This is an ongoing series of photographs where I am trying to challenge some of the so-called golden 'rules' of landscape photography i.e. photograph in beautiful light around sunrise or sunset, use a small aperture to make sure everything is in sharp focus from foreground to background, always use a tripod to avoid camera shake etc.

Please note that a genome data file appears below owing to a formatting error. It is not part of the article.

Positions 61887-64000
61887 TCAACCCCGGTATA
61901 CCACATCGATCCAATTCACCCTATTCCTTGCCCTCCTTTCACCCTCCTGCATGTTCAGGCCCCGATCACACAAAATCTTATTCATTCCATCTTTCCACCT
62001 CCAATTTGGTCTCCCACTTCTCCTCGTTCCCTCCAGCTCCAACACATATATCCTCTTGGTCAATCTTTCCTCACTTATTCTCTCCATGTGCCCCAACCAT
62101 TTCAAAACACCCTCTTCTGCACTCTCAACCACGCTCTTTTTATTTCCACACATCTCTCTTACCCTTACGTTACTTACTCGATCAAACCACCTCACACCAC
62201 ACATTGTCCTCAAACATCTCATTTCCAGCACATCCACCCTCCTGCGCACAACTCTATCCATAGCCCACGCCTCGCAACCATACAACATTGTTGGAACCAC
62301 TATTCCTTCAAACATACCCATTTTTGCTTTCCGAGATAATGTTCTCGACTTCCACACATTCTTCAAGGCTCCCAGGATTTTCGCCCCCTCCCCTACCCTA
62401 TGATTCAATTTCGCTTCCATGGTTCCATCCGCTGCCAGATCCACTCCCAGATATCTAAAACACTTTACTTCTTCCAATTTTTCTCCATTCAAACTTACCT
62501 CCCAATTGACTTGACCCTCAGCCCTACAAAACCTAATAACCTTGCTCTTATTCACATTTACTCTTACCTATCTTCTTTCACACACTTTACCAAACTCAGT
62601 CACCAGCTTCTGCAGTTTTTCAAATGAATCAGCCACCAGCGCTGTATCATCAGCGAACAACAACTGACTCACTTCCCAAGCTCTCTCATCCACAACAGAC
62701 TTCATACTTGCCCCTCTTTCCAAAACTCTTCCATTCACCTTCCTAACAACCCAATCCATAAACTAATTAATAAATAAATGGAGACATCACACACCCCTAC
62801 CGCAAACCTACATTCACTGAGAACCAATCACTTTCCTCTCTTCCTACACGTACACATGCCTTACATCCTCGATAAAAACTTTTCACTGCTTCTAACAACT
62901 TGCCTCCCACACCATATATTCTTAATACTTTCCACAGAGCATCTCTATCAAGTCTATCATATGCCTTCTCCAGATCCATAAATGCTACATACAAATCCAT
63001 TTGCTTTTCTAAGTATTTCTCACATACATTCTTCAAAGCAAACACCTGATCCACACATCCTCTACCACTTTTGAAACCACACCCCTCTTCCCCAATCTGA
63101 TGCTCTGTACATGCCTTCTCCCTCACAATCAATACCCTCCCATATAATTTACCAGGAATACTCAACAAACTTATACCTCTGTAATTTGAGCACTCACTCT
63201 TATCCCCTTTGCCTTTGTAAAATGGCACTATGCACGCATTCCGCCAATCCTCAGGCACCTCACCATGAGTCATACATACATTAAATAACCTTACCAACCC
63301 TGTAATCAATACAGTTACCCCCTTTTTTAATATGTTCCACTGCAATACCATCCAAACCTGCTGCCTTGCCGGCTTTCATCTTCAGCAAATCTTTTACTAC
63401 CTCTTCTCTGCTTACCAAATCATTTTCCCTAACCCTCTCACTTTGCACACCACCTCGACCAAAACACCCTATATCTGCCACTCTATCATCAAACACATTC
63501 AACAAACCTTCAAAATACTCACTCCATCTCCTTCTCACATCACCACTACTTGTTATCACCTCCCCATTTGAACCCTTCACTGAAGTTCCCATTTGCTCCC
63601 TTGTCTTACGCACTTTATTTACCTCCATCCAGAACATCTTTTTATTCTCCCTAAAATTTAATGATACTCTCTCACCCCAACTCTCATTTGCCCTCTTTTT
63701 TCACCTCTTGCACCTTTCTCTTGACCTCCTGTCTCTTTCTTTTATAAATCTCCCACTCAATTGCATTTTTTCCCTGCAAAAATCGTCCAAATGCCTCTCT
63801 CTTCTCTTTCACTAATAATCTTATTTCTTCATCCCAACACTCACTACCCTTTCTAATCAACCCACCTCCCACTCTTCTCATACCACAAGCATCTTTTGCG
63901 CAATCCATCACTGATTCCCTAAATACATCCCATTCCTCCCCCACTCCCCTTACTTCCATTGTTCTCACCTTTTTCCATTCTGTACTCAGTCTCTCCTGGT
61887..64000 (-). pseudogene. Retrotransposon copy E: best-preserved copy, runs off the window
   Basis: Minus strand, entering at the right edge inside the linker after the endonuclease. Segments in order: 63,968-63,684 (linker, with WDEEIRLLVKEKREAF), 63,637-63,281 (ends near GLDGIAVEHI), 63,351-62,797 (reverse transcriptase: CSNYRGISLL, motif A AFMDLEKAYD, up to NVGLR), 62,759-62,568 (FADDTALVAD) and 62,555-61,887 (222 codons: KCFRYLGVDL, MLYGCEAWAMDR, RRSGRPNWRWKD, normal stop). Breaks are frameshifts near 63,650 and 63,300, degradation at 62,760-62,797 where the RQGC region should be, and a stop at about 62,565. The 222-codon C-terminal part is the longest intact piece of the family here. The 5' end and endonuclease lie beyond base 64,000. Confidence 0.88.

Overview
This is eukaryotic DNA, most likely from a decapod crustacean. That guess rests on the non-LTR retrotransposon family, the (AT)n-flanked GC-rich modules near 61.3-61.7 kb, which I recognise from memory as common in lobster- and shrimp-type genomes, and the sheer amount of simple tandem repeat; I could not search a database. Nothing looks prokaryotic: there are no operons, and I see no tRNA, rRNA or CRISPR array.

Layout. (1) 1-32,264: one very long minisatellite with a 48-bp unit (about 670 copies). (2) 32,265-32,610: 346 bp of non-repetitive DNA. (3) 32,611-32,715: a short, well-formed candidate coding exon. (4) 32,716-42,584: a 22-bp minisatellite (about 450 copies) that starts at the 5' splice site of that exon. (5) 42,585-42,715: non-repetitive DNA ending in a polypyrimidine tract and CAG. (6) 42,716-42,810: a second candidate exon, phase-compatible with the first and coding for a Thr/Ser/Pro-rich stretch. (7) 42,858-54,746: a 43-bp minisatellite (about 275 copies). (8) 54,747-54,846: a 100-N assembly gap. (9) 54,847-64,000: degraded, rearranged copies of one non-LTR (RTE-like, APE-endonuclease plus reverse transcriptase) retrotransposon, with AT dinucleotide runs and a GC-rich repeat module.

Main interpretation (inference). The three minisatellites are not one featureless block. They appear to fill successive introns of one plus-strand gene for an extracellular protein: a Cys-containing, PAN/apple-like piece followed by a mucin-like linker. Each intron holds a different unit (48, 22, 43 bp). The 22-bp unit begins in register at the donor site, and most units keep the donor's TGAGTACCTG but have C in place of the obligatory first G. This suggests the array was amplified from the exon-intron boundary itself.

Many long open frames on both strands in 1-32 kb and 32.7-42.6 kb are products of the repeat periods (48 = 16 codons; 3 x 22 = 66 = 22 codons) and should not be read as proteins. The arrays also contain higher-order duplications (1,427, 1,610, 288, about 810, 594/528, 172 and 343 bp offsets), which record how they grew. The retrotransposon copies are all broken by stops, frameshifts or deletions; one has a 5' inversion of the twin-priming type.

In these landscape photographs I deliberately go out and shoot when the weather and the light is really bad (rain, sleet, windy, overcast, dark etc.) I use a hand-held panoramic camera and deliberately move the camera during exposure. Together with slow shutter-speeds the resulting pictures somehow represents my own experience more truthfully, trying to photograph nature and the rough, rocky landscape on the North coast of Jersey, Channel Islands with is high cliffs and steep drops to the sea below. With these pictures I am also trying to challenge the prevailing aesthetics of landscape pictures produced locally by either photographers or painters. The typical landscape image of Jersey is one that shows a romanticized picture, often a sea view of a well-known landscape sight captured at either sunrise or sunset, or idyllic, rural scenery showing symbolic iconography from a bygone agricultural existence. These images are often heavily post-processed either using HDR or similar image-manipulation in photography or paintings with distinct stylistic brushstrokes and mannerism that exaggerate and saturate the many coloured hues to portray Jersey in a golden light that in turn reinforces the public’s (both locals and tourists alike) perception of the Channel Islands as un-spoilt natural beauty which according to Jersey Tourism is “Britain’s most southern and sunniest place”.